The works collection for this exhibition is composed by different media and materials but mainly the language that shows up is painting. It is specifically a technique with perspective tricks that creates an optical illusion, by which the viewer wonders about the quality of reality. Without a precise date for its origin, with remote appearances in ancient Greece and Rome, the trompe-l'oeil is rescued by Rodrigo Torres.
Sistema de desinformação geográfica (Geographic misinformation system, 2015) is perhaps the series of works that cause more noise for the talkative eyes, if it is compared to a regular painting. But you should notice that, beyond the illusory character of space and volume, the artist performs a process that we could compare to the landscape painting. By superimposing several images - captured by search engines or documented by the artist himself - of landscapes, rocks, mountains and the neighborhoods of Rio de Janeiro, and then paste them, cut them, almost like carving them, and finally applying light touches, Torres does not only create volume and texture to the “landscape painting”, but he also creates an optical experience that scrambles our vision by pointing the proportion and the height of those highs. For now, these seem higher than they actually are and sometimes reflect a topography that correspond, saved the rating scale, to the real world. The sequencing of the cuts in the material surface creates layers or waves that vary depending on the depth and location of the cut, what becomes its dynamics. Its reliefs, scales and dimensions vary between fiction and reality, always based on the way we experience this optical game. The artist can accomplish the passage from the plan to the space, but casting doubt on the topographical qualities of space.
The Esquecidos series (Forgotten, 2014) opens another direction in this constant dialogue of Rodrigo Torres with painting. Here the still life is called into question. Objects that are ordinary or that make the artist’s routine up in his studio are drawn with pastels and crayons on glass plates. Approaching the Renaissance sfumato technique and leading it to a radicalization, the artist constructs an object that remains in a gray area: it is not present in a complete form, because it is almost disappearing in the fog. You cannot notice the lines and edges of the drawing as there are smooth differences between shades. This series lead to the Entulho installation (Rubble, 2015), which is presented now for the first time. The drawings in glass of a paint can, a shovel, a glue can, bricks and an electrical extension cord are placed side by side. However, the glass plates that serve as support for the drawings are broken and part of them were put in front of the works, creating an illusion of depth and virtuality that is connected to the “geographical misinformation system”. Laughter occurs in the encounter with these works because Torres desacralizes specific and therefore historical conditions of painting. Far from being naive, the artist does not create tricks or an easy production model; he reflects on the contemporary state of painting. Saved their specificities, there are similarities to Jeff Koons’ Balloon Dogs (1994-2000) or any of its banal objects that seem to be made from a flexible material but are actually produced in steel. The biggest difference between the two artists is that laughter caused by Koons is for disappointment, and by Torres it is celebratory.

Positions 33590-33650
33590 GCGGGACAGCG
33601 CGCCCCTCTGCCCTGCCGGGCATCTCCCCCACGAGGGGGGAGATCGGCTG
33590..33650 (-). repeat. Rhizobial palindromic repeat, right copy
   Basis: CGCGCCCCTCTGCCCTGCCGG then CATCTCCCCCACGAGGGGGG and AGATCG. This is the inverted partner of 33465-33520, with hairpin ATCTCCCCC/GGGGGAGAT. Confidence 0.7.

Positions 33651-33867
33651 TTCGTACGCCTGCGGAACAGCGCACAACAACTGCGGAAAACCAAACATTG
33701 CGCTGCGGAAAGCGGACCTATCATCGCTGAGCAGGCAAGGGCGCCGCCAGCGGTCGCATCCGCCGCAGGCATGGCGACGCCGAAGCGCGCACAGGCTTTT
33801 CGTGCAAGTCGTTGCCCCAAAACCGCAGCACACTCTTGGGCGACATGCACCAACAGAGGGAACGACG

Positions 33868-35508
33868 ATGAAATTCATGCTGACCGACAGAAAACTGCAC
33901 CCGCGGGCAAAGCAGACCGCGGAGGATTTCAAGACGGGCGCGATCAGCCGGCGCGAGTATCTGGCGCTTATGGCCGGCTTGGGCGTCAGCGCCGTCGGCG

Still in the field of research on the history of painting, Amador (Amateur, 2014) reflects on the camouflage, concept also present in Torres’ artwork. A piece of cardboard used for warnings is bent and the stickers that sustain it are apparent. Pure fiction. It is an aluminum foil. Once again, there is the prospect of illusion as a starting point for his work. Through a dialogue with Pop Art and the neo-dadaists, especially Robert Rauschenberg’s Combine paintings (c. 1953-61), Torres expands the crisis of representation in painting. In the Combines, all sort of materials (steel, wood, aluminum, oil paint, paint can, sand, cardboard and even a stuffed goat), many found in the streets, was used on the screen, making us ask what could be qualified as color, shape, volume and texture, broadening the discussion on painting for a technique that also is made in space. Torres persists in this means experiment research that can be mistaken as an “avant-garde tradition” because the postwar production constantly encountered the problem of articulating the ordinary world, the daily life, in short, life, to the art phenomenon. I bring to this discussion not only Amador, but also the series Qualquer lixo (Any garbage, 2014) and Widescreen (2015), because all of them deal with qualities of contemporary painting: they are works permeated with errors, inaccuracies and falsehoods, since we mistake them with the most banal objects and have doubts on what is before us. Widescreen has another feature due to the fact its format similar to a plasma screen can also be associated with a Renaissance window, another reference to painting. Therefore, these works appear as puzzles, problems, and they are actions that spread the painting through space, reveal its illusory quality and ultimately its ability to be a constant renewal.